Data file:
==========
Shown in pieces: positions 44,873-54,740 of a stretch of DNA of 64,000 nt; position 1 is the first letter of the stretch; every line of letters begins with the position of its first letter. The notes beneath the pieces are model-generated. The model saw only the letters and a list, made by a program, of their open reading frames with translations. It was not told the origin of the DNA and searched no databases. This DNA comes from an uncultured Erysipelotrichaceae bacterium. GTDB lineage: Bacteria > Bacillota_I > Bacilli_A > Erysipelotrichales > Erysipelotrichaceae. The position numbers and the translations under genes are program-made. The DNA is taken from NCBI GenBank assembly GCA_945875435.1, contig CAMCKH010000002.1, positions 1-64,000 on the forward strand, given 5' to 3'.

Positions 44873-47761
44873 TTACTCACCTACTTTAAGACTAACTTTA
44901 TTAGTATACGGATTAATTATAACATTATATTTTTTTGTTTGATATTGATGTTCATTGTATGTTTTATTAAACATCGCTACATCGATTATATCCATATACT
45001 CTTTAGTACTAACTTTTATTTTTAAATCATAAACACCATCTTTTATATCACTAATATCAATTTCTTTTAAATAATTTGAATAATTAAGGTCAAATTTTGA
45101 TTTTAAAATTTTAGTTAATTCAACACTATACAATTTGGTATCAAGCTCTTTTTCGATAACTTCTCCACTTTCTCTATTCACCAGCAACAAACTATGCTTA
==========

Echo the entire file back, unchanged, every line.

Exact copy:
Shown in pieces: positions 44,873-54,740 of a stretch of DNA of 64,000 nt; position 1 is the first letter of the stretch; every line of letters begins with the position of its first letter. The notes beneath the pieces are model-generated. The model saw only the letters and a list, made by a program, of their open reading frames with translations. It was not told the origin of the DNA and searched no databases. This DNA comes from an uncultured Erysipelotrichaceae bacterium. GTDB lineage: Bacteria > Bacillota_I > Bacilli_A > Erysipelotrichales > Erysipelotrichaceae. The position numbers and the translations under genes are program-made. The DNA is taken from NCBI GenBank assembly GCA_945875435.1, contig CAMCKH010000002.1, positions 1-64,000 on the forward strand, given 5' to 3'.

Positions 44873-47761
44873 TTACTCACCTACTTTAAGACTAACTTTA
44901 TTAGTATACGGATTAATTATAACATTATATTTTTTTGTTTGATATTGATGTTCATTGTATGTTTTATTAAACATCGCTACATCGATTATATCCATATACT
45001 CTTTAGTACTAACTTTTATTTTTAAATCATAAACACCATCTTTTATATCACTAATATCAATTTCTTTTAAATAATTTGAATAATTAAGGTCAAATTTTGA
45101 TTTTAAAATTTTAGTTAATTCAACACTATACAATTTGGTATCAAGCTCTTTTTCGATAACTTCTCCACTTTCTCTATTCACCAGCAACAAACTATGCTTA